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In Social Studies, we wrapped up our learning about mapping. Children learned the differences and similarities between maps and globes, and their different uses. They learned the differences between continents, countries, states, and cities, and worked on a week-long project to show that understanding. Check them out on the wall across from the Patience Fruit Stand!  They learned to identify our own continent, country, and state, including our state capital, how to read and navigate maps, how to use a map legend, and how to use a compass rose.  Ask your firstie the silly phrase they learned to remember the cardinal directions!  😉

In math, we reviewed and built on many different skills, including addition, subtraction, measurement, and counting money. Students played games in their math tubs to reinforce these skills while I worked with each small group.  Ask your firstie about their favorite math tub activity this week!  I failed at taking pictures during math tubs this week (sorry!), so I’ll leave you with this little “brain break” gem instead:

Have a great weekend!

 

What season is it, anyway?

As my family left church this morning, and my own little ones gave their suggestions for ways to spend this gloriously warm 70 degree afternoon, I got a buzzing notification on my cell phone.  It was my weather app. Apparently, we’re in for somewhere between 3-4 inches of snow and ice tomorrow. WHAT!? Of course, I started thinking about all the ways that would be horrible. Traffic. Scraping more snow and ice off my car. Driving over sheets of ice. What if we have to miss another day of school? How are we ever going to get everything finished this quarter?  I turned around to see my children laughing hysterically in their car seats over who could hold more Goldfish crackers in their mouth while making howling wolf sounds. (Safe, I know.) I couldn’t help but join in their giggles. Then I thought, why let the possibility of a bad day ruin this perfect moment?  I think that’s what God does. He gives us these little gifts, like 70 degree weather, in the midst of what is technically still winter, so that we will truly enjoy them when we have them. So I’ve decided not to panic. I’m not going to dread the possibility of snow. Instead, my littles got to go to the park and play outside, spending every possible moment soaking up the sun so that there might still be a little left shining in their memories tomorrow, when I just might be hearing, “do you want to build a snowman?” (Raise your hand if you sang that line . . . haha). God just loves us crazy like that.

So, what did we do this week?

We continued our investigation into asking good questions while reading. We discussed and shared examples of ways asking questions actually helps us better understand what we’re reading. Students chose passages from their own books and talked about what kinds of questions they asked. We are learning that some questions are easy to answer if you just look back into the story. We call those “thin” questions. Some questions are more difficult, and require research or inference. We call those “thick” questions.  We wrote down questions that children had before, during, and after reading stories, and analyzed whether they were thick or thin questions. We will continue to encourage question asking, especially asking thick questions, to encourage deep critical thinking throughout the year!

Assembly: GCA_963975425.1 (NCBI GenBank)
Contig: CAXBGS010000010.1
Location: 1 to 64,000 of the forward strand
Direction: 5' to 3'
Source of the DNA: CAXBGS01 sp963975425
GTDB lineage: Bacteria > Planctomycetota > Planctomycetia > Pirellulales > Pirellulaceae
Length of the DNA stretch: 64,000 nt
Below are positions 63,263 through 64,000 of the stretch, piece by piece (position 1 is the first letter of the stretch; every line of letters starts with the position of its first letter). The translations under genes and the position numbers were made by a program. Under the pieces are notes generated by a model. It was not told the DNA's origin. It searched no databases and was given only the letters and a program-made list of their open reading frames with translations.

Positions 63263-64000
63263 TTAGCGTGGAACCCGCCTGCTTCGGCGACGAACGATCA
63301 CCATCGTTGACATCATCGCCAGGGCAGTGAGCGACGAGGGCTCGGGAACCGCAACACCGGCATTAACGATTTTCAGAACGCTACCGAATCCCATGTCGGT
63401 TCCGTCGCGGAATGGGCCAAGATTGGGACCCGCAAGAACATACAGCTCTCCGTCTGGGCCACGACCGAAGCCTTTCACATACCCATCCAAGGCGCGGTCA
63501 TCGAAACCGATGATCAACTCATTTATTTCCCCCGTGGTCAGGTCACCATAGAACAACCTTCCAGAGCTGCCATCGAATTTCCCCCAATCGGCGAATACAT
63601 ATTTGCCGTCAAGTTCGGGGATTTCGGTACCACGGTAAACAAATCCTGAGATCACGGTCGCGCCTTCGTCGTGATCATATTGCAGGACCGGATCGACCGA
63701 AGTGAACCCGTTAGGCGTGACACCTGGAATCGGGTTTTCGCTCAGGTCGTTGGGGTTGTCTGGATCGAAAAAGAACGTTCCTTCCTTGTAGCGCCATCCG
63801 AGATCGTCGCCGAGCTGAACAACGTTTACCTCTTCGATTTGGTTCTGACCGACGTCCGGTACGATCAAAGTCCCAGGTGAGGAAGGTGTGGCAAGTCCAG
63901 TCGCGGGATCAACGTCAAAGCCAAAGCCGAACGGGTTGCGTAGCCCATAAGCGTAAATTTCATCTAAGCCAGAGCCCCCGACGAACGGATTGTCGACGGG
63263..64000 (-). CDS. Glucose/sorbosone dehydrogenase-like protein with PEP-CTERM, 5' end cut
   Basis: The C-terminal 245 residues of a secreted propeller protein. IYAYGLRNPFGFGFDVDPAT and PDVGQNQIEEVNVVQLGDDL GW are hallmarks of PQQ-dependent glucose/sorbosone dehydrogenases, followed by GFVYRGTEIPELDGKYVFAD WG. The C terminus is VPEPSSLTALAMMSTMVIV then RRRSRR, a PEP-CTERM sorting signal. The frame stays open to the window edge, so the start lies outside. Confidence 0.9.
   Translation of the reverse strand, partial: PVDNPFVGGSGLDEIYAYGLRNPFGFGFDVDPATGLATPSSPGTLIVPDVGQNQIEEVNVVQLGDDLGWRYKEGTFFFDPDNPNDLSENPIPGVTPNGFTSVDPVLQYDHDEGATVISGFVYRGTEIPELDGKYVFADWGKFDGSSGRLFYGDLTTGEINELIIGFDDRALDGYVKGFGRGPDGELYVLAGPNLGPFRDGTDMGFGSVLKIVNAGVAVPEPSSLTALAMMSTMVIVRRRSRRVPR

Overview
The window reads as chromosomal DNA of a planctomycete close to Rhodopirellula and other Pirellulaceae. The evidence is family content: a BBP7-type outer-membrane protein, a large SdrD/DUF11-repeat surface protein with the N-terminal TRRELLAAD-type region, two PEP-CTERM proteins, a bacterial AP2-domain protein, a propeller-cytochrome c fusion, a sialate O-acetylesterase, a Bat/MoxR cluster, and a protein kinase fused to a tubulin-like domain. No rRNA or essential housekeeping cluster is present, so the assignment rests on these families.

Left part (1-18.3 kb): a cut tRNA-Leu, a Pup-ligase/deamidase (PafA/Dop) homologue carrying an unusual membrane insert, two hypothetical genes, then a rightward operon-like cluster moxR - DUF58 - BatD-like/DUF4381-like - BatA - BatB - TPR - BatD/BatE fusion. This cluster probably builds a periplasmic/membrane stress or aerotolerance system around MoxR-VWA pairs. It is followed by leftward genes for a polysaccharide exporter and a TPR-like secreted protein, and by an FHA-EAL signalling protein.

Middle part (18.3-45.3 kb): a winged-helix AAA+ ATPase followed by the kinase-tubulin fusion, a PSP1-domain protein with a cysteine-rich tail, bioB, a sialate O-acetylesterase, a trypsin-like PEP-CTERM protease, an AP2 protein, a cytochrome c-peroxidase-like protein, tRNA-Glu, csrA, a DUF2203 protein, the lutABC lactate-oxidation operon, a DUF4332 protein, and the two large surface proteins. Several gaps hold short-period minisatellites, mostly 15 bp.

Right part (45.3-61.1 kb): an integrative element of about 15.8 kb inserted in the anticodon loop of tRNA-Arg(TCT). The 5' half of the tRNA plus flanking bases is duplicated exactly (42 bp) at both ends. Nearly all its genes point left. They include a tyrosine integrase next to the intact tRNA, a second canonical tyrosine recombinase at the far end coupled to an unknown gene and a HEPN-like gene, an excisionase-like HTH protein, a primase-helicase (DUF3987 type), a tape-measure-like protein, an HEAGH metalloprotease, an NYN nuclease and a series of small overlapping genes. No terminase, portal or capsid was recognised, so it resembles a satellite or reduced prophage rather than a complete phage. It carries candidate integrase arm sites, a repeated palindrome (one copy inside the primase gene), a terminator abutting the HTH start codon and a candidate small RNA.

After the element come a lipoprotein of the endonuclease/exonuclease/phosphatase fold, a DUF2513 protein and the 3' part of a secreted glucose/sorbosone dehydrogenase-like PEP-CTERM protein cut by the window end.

We did many activities that got us thinking about choosing powerful words. Some students were asked to share their writing, so that others could give them feedback about how to use powerful words in their writing to make it better; others shared their own examples of using powerful words in their stories. We are REALLY developing our vocabularies!  One student used the word “tenacious” while writing a poem. He then gave us an accurate definition! Color me impressed!

We learned more about Jesus’ ministry on earth this week in Bible. We talked about the story of the men who lowered their friend through the roof to be healed by Jesus. Talk about steps of faith! This also led to a discussion about friendship, and what we should be willing to do, through faith, for our friends. Each student chose a friend to write about and created an acrostic poem using describing words or phrases (another opportunity to use our powerful words).  Of course, we also discussed the fact that Jesus is really our “best friend.”  Anyone start humming “What a Friend We Have in Jesus,” just now?

In social studies, we continued our study of great leaders Benjamin Franklin and George Washington Carver. The firsties were shocked to learn about all the things you can do with peanuts and sweet potatoes. In science, we focused on the desert habitat. We learned about many of the animals and plants that live there and did some research practice to answer questions about them. We also chose our favorites, polled our friends, and graphed the data we collected.